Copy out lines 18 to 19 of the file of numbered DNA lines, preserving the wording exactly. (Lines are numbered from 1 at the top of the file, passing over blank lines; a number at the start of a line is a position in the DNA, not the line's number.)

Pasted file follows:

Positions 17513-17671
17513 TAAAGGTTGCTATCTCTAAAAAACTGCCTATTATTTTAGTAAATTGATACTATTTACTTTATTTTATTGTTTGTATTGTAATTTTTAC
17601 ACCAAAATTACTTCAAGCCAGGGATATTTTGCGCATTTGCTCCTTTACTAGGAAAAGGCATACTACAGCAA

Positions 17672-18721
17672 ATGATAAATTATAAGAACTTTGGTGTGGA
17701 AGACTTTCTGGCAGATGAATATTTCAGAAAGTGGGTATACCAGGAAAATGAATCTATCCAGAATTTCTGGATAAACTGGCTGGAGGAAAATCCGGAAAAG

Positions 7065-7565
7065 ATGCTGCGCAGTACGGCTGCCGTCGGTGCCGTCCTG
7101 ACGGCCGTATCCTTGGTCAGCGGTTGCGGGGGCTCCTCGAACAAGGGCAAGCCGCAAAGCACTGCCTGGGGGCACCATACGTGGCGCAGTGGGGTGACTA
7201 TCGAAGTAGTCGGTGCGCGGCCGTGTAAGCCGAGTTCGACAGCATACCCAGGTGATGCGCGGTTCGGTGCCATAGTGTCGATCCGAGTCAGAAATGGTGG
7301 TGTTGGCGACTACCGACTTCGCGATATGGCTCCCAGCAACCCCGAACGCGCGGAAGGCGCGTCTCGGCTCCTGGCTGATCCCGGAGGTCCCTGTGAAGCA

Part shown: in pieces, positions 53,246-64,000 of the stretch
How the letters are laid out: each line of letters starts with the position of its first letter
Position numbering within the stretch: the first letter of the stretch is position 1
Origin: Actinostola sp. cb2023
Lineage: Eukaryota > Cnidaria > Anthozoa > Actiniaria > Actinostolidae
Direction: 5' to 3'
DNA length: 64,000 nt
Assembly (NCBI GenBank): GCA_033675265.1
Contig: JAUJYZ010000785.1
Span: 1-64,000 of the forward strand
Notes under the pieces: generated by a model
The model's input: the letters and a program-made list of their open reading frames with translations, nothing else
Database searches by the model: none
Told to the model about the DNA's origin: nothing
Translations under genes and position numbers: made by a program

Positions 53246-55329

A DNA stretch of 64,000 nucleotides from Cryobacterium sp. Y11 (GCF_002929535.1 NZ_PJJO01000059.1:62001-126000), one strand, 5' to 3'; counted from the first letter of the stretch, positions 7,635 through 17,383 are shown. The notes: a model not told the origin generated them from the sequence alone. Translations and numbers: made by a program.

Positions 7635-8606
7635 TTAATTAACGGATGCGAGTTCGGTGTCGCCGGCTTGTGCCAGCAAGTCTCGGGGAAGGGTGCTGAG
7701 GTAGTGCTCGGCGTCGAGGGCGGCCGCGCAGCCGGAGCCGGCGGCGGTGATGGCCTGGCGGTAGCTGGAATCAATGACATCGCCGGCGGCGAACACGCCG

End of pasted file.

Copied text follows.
DNA length: 64,000 nt
Assembly (NCBI GenBank): GCA_033675265.1